Many States Are Expanding Health Coverage. Maine Is Contracting It.
Gov. Paul LePage’s decision to shrink Medicaid instead of expanding it was a radical departure from a decade-long effort to cover more people in the rural state.
By the time Laura Tasheiko discovered the lump in her left breast, it was larger than a grape. Tasheiko, 61, an artist who makes a living selling oil paintings of Maine’s snowy woods, lighthouses and rocky coastline, was terrified: She had no health insurance and little cash to spare.
But that was nearly six years ago, and the state Medicaid program was generous then. Tasheiko was eligible because of her modest income, and MaineCare, as it is called, paid for all of her treatment, including the surgery, an $18,000 drug to treat nerve damage that made it impossible to hold a paintbrush, physical therapy and continuing checkups.
But while much of America saw an expansion of coverage this year, low-income Maine residents like Tasheiko lost benefits. On Jan. 1, just as the Affordable Care Act was being rolled out nationwide, MaineCare terminated her coverage, leaving her and thousands of others without insurance.
Maine Gov. Paul LePage’s decision to shrink Medicaid instead of expanding it was a radical departure from a decade-long effort to cover more people in this small rural state of farmers, lobstermen, craftsmen and other seasonal workers, which at least until recently, boasted one of the lowest rates of uninsured in the nation.
Maine was the only state in New England, and one of 23 nationally, to decline federal money to expand Medicaid under the federal law. In most of those states, Republican lawmakers or executives argued that Congress could withdraw the health law’s funding and that their states couldn’t afford the expense. Many also objected to expanding a program they regard as broken.
“It’s nerve-wracking,” said Tasheiko, who like many working poor in this rugged state makes ends meet by raising laying hens, heating her home with a woodstove and eating and canning vegetables she raises in her garden. “Cancer doesn’t just stop — it’s not over. But my health coverage is over.”
LePage’s decisions are also having ripple effects on safety net hospitals and clinics, which are reporting a surge in uninsured patients, including many who are so poor they cannot pay even a nominal $10 to cover a fraction of their care. Many hospitals have already cut staff to trim costs. Others have reduced pay and hours.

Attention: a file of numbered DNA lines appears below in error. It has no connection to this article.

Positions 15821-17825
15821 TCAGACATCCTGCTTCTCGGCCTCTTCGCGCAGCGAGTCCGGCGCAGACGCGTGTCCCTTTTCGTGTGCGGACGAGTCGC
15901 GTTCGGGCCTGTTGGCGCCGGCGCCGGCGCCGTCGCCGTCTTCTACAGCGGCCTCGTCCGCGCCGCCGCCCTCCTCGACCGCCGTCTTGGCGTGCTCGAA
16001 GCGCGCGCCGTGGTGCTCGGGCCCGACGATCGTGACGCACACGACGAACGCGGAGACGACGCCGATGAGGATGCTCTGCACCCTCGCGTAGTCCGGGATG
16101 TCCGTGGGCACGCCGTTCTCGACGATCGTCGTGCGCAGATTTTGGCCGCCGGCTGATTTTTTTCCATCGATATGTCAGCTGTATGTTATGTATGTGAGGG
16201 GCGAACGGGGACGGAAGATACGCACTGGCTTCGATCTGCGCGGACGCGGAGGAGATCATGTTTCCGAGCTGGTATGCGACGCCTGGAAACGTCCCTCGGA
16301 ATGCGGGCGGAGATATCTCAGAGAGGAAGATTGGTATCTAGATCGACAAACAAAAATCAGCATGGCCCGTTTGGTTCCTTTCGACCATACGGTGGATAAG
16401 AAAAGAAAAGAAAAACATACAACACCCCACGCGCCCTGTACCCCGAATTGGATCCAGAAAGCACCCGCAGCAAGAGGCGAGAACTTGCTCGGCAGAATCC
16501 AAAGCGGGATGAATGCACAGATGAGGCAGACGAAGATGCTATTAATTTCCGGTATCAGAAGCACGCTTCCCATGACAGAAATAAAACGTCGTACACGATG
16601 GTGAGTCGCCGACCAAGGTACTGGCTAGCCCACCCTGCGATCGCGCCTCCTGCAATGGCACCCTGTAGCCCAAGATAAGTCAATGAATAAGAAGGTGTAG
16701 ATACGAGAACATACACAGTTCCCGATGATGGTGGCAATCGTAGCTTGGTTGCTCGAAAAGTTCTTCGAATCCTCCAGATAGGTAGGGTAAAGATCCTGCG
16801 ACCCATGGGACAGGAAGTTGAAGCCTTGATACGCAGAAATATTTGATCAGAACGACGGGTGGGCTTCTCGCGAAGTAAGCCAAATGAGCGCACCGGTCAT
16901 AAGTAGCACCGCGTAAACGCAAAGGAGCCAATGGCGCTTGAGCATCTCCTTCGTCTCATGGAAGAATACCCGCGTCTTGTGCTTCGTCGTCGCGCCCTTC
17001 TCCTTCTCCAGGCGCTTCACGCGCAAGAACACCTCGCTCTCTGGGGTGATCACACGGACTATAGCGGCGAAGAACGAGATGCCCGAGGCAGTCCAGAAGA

“The really sad part about it is that Maine used to lead the nation with regard to health coverage, and now we’re way behind,” said Sara Gagne-Holmes, executive director of Maine Equal Justice Partners, an advocacy organization for poor and low-income residents, noting the state’s motto, “Dirigo,” is Latin for “I lead.”
“We were among the first to provide subsidized coverage for low-income people —Massachusetts built off what Maine did,” Gagne-Holmes said.
A Precarious Safety Net
The Maine experience underscores how precarious the health law’s safety net became after the 2012 Supreme Court ruling that states could opt out of expanding the insurance program for the poor. As a result, millions of the nation’s poorest adults remain uninsured because of state politics and budget concerns.
Even in a state with a strong social welfare tradition like Maine, a quirky election — like the five-way gubernatorial race that brought LePage to power in 2010 with 38 percent of the vote — can alter policies that affect thousands of people.
Maine’s Democratic-controlled state legislature has passed five Medicaid expansion bills with bipartisan support, said Rep. Mark Eves, speaker of Maine’s House of Representatives. But LePage, who is up for re-election this fall, vetoed each one, calling them “ruinous” for the state’s future.
LePage’s spokeswoman Adrienne Bennett explained his decision with a familiar refrain. “We can’t afford it,” she said.